Wednesday, February 01, 2006

Inside The Outside: An Anthology of Avant-Garde American Poets. ( Presa Press PO BOX 792 Rockford, MI 49341) Editor: Roseanne Ritzema. Contributing Editors: Hugh Fox, Eric Greinke, and Harry Smith. $29.95

I just received my contributor’s copy of “Inside the Outside…” from the folks at the Presa Press. Roseanne Ritzema, the editor of this collection of avant-garde poets writes in her introduction:

“Every years or so, an anthology is produced which marks an epoch. “The New American Poetry,” (ed. Donald Allen) appeared in 1960. The poets gathered in this volume represent the major schools of the American literary avant-garde as it has developed over the past 50 years…

If a poetry reader seeks the avant-garde, he will have difficulty finding it on bookstore shelves, which are filled with the old boys of the upper class New England literary mafia, imitators of their parents’ generation of post-war poets... The establishment turns a cold shoulder toward the children of Whitman, Dickinson, and Poe, but the joke is on them….

This volume brings together 13 major poets of the American small press scene, each representing an important branch of the avant-garde as it has developed over the past 50 years. In most cases, the poems were selected by the poets themselves.”

I am thrilled to be included in this anthology of poets I’ve heard about and read for many years. The book includes many legendary small press poets, many of whom founded their own small presses, and magazines. On these pages you will find the poetry of Richard Morris, Lyn Lifshin, A.D. Winans, Lynne Savitt, Richard Kostelantz, Hugh Fox, and others…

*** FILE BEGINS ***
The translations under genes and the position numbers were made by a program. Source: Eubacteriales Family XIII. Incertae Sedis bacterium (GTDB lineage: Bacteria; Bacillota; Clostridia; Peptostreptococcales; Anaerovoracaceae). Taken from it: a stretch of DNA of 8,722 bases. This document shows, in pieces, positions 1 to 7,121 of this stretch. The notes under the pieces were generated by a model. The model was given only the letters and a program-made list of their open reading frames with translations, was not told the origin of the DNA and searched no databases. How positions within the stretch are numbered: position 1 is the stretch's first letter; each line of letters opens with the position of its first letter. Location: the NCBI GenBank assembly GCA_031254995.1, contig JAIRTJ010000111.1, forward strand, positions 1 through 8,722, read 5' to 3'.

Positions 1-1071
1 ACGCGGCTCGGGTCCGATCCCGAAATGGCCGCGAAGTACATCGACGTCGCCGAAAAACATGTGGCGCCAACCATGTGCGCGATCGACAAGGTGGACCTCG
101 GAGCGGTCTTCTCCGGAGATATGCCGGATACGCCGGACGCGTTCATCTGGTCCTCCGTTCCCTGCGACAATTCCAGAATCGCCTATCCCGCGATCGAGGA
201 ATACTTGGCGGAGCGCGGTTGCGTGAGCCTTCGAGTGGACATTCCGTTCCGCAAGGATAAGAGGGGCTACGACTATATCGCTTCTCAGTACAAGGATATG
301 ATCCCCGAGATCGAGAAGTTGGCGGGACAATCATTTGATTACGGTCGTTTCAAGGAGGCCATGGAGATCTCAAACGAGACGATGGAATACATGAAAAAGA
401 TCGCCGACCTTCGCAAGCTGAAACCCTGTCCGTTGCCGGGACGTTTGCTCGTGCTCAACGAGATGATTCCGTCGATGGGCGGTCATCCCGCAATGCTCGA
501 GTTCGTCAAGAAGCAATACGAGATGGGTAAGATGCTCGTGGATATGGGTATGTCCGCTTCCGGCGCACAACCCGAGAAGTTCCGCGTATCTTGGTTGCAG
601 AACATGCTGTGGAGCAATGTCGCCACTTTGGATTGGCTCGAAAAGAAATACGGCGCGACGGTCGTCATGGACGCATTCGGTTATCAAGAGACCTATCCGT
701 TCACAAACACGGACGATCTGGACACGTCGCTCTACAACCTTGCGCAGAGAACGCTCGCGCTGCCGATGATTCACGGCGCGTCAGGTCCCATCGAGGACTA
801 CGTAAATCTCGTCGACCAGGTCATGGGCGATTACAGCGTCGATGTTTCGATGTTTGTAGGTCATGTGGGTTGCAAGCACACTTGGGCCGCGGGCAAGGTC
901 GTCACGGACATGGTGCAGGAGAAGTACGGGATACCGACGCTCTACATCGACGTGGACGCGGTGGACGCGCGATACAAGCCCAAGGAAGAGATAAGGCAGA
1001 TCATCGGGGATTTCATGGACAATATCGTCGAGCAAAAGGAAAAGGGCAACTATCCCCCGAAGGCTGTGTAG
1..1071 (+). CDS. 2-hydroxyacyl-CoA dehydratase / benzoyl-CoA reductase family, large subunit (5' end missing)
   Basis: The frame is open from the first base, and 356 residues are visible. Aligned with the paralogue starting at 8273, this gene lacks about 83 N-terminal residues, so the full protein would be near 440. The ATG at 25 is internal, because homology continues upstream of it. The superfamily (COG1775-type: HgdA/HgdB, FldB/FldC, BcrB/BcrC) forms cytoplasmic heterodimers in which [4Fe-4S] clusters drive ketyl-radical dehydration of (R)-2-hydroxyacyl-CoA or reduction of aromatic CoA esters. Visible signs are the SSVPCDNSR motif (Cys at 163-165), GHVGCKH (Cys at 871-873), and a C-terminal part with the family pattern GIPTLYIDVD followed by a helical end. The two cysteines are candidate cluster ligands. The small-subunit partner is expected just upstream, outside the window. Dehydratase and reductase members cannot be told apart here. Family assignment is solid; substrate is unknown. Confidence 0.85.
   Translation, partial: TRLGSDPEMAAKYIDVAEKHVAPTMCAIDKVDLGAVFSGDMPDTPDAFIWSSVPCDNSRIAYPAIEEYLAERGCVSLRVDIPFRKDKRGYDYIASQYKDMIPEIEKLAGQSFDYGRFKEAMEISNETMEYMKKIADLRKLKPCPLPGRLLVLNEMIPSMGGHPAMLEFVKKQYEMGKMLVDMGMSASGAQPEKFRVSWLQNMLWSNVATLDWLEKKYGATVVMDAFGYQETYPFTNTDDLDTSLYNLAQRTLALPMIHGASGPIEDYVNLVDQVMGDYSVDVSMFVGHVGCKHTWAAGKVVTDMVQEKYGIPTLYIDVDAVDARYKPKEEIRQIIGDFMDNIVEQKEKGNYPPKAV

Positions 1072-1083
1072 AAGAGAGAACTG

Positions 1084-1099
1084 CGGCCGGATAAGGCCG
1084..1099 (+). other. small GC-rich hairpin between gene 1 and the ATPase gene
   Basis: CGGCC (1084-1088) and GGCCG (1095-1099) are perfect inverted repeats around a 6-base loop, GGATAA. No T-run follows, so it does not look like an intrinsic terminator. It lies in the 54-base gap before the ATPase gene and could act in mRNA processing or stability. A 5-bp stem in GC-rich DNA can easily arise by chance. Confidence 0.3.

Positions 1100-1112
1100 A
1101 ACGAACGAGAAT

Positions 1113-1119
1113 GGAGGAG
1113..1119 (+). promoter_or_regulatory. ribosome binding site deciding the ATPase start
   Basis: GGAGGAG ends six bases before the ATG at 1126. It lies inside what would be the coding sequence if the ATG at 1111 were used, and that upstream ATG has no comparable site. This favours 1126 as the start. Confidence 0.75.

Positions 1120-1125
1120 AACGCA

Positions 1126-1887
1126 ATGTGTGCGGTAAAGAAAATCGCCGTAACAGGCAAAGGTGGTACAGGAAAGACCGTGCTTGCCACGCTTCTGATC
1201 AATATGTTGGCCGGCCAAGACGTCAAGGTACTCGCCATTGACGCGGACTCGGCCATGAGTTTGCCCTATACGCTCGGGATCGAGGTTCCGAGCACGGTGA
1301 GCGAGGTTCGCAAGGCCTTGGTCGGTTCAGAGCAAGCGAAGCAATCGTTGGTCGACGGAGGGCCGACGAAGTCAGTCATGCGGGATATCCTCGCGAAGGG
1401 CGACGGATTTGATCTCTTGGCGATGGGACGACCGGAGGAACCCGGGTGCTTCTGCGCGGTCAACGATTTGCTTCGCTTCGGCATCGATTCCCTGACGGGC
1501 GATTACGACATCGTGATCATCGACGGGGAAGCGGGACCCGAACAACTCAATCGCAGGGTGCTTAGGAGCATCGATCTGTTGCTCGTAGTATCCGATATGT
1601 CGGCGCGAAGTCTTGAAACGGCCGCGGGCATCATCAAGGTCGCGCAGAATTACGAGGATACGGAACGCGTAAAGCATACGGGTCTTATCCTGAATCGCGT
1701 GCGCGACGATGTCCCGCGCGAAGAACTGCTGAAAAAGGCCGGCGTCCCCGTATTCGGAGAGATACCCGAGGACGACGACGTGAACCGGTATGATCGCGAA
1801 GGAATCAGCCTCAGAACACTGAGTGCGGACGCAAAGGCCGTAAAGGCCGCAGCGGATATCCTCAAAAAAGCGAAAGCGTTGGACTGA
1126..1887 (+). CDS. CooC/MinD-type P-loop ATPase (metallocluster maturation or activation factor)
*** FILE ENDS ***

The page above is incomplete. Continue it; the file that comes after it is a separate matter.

Each poet has a section, and each section has a sort of description of their work. For instance in the Hugh Fox section it reads: “It achieves universality through the representation of personal experiences combined with public/cultural images to present the poet as an everyman…” And in the poem “from Eternity,” this description is very apt:

….the pigeons/sailing off the top of/ the red brick warehouse/ in the oblique almost-winter/ late afternoon sun, white/ ceramic tile, green-painted/ steel copper cornices and/
balustrades, one apartment/ house with the west side/ curved all the way down,/probably living rooms, Margaret 25, Rebecca 3/months, Bernadette 49. Chris/
16, me 66, the nineteenth, twentieth and twenty-first/ centuries closing in/ around me.”

With Harry Smith the description reads: “…He believes that poets have the primary responsibility for the description of history.” And in “Me, the People,” Smith tackles the starving masses yearning to breathe free:

“Me the people had enough. Out of the gorge of city
This glittering Bicentennial I come,
Fat&discontent after my feasty Christmastide,
down to dark, stilled docks trimmed with Yule electric glit
at grayday unseen sundown and watch the steel
dusk deepening across my home harbor
most fabulous and most dreamed—

My lady of liberty
Seen everywhere, beckoning…

And Lynne Savitt: “Uses a stream-of-consciousness approach combined with run-on lines to evoke innerpersonal &interpersonal relationships. And here is a signature Savitt piece, hot and to the point like a red poker:


my friend Leo says
it’s okay to get
old & fat
to be remembered
as a blonde
dream carrying a rose
a pink velvet
ass bent over
a car fender
a warm mouth
wet as the tropics
all you need
to write, he says,
is the memory
he continues through
the phone wire
as you put yr
fingers under
the elastic of my
mauve lace panties
memory blazes
poems poems poems

Go to for this and many other fine books.

Doug Holder/ Ibbetson Update

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